Wednesday, May 18, 2011
After 2000 Years the Torah is Once Again Scribed at Masada
Every morning Shai Abramowitz leaves his home at the southern city of Arad and makes the trip to his “office”, a small aquarium like room located at the foothills of one of Israel’s most important historic sites- Masada. His mission, to write the first Torah (Bible) of Masada, a task no one has taken upon himself in almost 2,000 years.
The fortress of Masada was built in the year 30 BCE by King Herod, whose architectural feats have left their mark throughout Israel, but aside from its architectural ingenuity Massada’s true mark on Jewish life is attributed to a group of Jewish zealots who conquered the site during the great revolt against Rome. In the year 73, the 960 Jewish zealots living at the top of Massada chose to commit suicide rather than to fall into Roman captivity and ignited an ever growing air of heroism.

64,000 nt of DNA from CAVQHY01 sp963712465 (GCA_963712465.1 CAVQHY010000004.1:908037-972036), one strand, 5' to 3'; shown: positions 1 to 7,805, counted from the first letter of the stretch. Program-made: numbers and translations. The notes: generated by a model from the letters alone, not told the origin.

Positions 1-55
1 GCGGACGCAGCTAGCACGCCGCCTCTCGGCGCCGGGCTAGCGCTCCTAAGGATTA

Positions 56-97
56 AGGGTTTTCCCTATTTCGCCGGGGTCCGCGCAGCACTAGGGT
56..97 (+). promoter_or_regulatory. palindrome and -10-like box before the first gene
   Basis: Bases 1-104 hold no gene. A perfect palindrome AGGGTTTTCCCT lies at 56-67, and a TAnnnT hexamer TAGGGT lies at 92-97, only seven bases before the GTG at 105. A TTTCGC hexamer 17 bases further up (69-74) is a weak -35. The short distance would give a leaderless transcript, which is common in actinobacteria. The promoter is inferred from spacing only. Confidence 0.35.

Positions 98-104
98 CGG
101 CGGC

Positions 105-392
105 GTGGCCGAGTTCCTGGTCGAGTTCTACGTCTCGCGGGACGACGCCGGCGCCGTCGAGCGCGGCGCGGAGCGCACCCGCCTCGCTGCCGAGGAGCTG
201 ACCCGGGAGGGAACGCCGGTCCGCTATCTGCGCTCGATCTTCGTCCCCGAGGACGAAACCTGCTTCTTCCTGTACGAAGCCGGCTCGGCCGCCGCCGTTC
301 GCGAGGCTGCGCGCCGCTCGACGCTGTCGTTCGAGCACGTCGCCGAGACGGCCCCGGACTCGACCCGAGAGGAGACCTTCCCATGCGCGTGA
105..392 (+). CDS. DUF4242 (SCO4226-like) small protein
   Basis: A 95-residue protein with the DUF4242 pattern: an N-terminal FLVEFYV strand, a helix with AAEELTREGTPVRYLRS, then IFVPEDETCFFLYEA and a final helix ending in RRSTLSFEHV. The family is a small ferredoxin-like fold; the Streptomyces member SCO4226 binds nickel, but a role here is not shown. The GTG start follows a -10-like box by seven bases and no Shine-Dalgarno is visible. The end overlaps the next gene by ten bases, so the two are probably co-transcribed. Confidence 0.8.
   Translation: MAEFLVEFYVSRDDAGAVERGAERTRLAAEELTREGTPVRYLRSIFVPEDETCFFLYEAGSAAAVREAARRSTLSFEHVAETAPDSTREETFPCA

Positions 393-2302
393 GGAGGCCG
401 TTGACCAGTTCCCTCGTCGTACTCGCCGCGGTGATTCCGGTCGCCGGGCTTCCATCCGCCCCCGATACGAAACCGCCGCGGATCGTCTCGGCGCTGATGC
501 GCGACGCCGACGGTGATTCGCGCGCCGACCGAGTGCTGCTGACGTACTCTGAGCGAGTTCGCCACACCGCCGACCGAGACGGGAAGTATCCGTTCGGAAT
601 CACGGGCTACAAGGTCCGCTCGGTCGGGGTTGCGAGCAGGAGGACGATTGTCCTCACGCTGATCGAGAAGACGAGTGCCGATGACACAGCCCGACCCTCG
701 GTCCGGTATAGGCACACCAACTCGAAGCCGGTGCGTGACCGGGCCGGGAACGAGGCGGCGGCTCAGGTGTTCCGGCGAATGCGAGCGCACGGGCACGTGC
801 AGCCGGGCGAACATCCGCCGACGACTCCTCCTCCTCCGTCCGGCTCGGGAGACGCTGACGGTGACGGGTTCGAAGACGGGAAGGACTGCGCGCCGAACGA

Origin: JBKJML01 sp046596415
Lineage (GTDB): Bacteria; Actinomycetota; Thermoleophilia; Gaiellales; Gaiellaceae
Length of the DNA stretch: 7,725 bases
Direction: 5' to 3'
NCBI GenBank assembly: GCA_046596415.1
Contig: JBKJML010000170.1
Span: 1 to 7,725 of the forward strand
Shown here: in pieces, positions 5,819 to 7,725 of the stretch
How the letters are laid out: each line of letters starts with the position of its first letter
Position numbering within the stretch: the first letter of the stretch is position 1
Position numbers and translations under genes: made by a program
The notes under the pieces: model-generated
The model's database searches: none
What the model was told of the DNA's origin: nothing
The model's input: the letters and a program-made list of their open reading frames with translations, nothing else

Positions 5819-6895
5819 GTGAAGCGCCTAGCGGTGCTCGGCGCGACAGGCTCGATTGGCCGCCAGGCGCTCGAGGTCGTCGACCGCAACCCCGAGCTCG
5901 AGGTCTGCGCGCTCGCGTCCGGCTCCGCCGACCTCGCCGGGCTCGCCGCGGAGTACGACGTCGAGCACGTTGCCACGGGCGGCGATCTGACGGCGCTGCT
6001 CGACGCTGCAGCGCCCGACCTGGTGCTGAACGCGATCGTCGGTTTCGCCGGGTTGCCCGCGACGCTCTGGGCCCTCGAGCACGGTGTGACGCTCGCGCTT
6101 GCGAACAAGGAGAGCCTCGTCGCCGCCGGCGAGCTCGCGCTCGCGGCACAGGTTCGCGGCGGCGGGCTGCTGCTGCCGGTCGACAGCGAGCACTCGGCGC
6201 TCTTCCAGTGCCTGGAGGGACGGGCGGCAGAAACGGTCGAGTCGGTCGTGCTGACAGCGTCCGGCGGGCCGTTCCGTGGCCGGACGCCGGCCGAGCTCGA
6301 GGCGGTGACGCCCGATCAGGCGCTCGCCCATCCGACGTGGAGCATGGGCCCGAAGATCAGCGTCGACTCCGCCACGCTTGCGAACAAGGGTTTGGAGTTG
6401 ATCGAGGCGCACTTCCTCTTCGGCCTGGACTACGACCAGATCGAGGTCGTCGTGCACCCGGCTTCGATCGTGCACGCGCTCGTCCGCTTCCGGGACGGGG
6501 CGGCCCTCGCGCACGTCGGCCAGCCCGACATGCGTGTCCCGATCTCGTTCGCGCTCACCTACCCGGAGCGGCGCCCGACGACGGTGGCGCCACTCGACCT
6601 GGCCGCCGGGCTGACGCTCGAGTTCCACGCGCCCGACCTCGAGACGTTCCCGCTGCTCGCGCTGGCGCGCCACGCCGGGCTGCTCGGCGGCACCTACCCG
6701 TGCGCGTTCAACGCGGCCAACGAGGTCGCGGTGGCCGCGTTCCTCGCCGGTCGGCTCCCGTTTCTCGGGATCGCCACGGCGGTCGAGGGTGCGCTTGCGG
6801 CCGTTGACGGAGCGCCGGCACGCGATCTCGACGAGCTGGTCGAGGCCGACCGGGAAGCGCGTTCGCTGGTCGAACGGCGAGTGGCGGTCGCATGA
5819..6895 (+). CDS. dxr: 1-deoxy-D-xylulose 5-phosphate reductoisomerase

For Abramowitz, the assignment he embarked on is twofold; on the one hand he plays the part of the Sofer, the scribe of the Torah, and on the other he serves as a living exhibit inside the Masada museum, where people can come up to his studio and watch him work:” When you work in Masada you feel the weight of history with every letter you scribe. Writing the Torah is never technical calligraphy, and here the act of writing gets an even holier meaning”. Says Abramowitz
In the coming year Abramowitz will be hosting the tourists of Masada in his studio, but why stop there? After committing to life in a glass room the windows to the Sofer’s studio will be open to the world, when webcams will start documenting his work in the process. When the book is complete it will be placed in a festive ceremony at the Masada Synagogue, right below the fort.